strokes for folks

Many recruiters like a good poke! A quick “want a job?” nudge which statistically is unlikely to result in a responsive candidate is usual, acceptable activity for the many a recruiter.  They see it as a great way of attracting attention.

Imagine if you did this face to face? You’re at a conference, you sidle up to someone and before you’ve even asked their name, you go in for the (job) kill… You just wouldn’t do it (would you?) – but I hear about it happening online all the time.

The digital arena has given some recruiters a platform to attract attention by showing rabid tendencies – InMails, invites and messages through LinkedIn Groups, messages (currently free outside of the US) via Facebook, eshots, etc… all encouraging easy access to unaware would-be candidates.

Many recruiters claim that they have absolutely nothing to say online (which is a bit of a shame and ergo their face to face meetings must be a real bore!). I can handle that objection with: at least you can mingle the dance floor and get a little tactile and do some stroking.

Facebook Poke History

This is what Mark Zuckerberg said during a live Facebook webinar:

When we created the poke, we thought it would be cool to have a feature without any specific purpose. People interpret the poke in many different ways, and we encourage you to come up with your own meanings.

Now the poke has become a war.

Feels a little pointless?

It’s because it is. It’s annoying. You’re attracting the wrong kind of attention. By definition, you’re just touching me without offering anything of value (don’t go there… I’m on really thin ice throughout this blog and it could crack at any minute!)  Funnily enough though, you don’t need a button with the word Poke on me to poke me!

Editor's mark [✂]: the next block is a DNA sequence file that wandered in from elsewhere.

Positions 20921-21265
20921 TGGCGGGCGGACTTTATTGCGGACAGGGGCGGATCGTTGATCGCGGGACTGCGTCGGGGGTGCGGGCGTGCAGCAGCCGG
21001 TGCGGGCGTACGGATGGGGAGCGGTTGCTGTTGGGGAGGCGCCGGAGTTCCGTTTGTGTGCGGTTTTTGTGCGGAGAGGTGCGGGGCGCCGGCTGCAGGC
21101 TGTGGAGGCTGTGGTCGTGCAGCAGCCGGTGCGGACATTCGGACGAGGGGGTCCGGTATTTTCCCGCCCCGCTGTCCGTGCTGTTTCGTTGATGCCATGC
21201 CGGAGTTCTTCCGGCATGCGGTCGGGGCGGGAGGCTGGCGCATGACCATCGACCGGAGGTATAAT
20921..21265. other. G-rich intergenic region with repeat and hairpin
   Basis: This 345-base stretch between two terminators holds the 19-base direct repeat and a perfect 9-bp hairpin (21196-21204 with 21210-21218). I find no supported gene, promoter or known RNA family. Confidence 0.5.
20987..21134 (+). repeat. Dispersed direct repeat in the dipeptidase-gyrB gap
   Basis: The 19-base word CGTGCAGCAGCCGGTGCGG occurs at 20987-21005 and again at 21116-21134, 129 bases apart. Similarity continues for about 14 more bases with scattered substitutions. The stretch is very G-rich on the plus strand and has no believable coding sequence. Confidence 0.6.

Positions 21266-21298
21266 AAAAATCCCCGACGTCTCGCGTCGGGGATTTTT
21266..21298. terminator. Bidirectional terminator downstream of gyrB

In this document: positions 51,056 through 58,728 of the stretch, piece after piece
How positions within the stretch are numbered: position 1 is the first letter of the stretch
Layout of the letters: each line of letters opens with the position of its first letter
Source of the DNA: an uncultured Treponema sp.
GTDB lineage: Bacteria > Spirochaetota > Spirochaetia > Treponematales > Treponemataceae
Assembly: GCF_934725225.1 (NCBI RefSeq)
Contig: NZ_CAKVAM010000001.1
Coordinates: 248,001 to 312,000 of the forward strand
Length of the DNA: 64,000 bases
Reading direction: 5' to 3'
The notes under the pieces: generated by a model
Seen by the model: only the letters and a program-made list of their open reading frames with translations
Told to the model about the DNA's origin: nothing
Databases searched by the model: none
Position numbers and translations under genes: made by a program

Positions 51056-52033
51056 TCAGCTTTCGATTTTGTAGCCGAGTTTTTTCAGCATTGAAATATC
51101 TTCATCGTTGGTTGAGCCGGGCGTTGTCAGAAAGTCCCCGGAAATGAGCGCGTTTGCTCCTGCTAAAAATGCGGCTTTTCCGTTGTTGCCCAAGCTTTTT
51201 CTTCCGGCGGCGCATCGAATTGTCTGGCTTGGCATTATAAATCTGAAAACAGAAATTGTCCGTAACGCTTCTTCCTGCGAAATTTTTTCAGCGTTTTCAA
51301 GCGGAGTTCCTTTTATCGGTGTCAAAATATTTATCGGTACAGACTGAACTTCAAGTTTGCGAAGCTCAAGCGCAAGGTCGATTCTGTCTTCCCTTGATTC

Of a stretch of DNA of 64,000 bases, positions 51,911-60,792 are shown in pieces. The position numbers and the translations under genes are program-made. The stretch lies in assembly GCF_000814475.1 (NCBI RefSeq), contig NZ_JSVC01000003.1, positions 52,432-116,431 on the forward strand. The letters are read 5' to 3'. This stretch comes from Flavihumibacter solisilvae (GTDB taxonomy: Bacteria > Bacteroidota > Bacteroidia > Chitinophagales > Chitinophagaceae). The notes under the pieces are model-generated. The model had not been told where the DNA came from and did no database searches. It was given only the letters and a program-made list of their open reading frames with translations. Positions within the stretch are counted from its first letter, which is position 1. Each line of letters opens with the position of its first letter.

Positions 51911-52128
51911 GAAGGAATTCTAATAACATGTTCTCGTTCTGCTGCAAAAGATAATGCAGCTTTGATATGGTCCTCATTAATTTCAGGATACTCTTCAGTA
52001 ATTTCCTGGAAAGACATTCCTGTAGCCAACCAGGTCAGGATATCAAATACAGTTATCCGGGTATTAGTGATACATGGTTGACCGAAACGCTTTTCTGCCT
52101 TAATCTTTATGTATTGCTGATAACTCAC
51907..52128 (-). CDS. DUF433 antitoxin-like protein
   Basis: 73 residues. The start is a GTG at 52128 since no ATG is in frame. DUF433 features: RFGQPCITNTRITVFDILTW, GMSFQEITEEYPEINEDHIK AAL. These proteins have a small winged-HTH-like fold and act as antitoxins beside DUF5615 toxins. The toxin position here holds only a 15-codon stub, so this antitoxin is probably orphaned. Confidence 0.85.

• InMails offering me my dream job without qualifying if I indeed care!
  • Sending me a connection invite through LinkedIn without taking a minute to tell me why I should accept.
  • Asking me to join your group when it is clearly about Jobs and I’m not a job seeker
  • Asking for a recommendation when I have never met you
  • Constantly reviewing my profile on LinkedIn without taking an action (stalker!)

A complete lack of foreplay!??

Stroking is better than poking – it attracts the best type of attention

I prefer to think of stroking rather than poking.  There’s more effort aimed at me, thus it’s more genuine and you’re likely to get a more positive response from the recipient.

How to stroke your clients and candidates (real or potential)?

  • ‘Like’ their stuff
  • Favourite tweets – people can see when they’ve had their tweets favourited!
  • Like their fb pages and content (clean down your pukey profiles please – privacy settings mean naff all!)
  • Pin their Pinterest stuff
  • +1 their google content
  • Share (obvious).
  • Like and take part in group discussions
  • Take part in their LinkedIn polls (they’re back within the More menu… I can sleep now!)

Ditch the Digit

Poking may be an effective strategy at 01:30am on a work’s do, but it really isn’t that effective online when the majority of “talent” is likely to feel harassed by unwelcome, wandering digits.

Cats who get stroked invariably nuzzle back!

Final thought, don’t forgot to stroke thought leaders too! (If you don’t know who the thought leaders are in your sector, shame on you; you’ve probably been too much poking to notice who the influencers are?)

About Lisa Jones

Lisa Jones is a Director at Barclay Jones, a Consultancy working with recruiters advising them on the most effective use of technology, web and social media to improve their business processes, recruitment and bottom line. Follow Lisa on Twitter @LisaMariJones.

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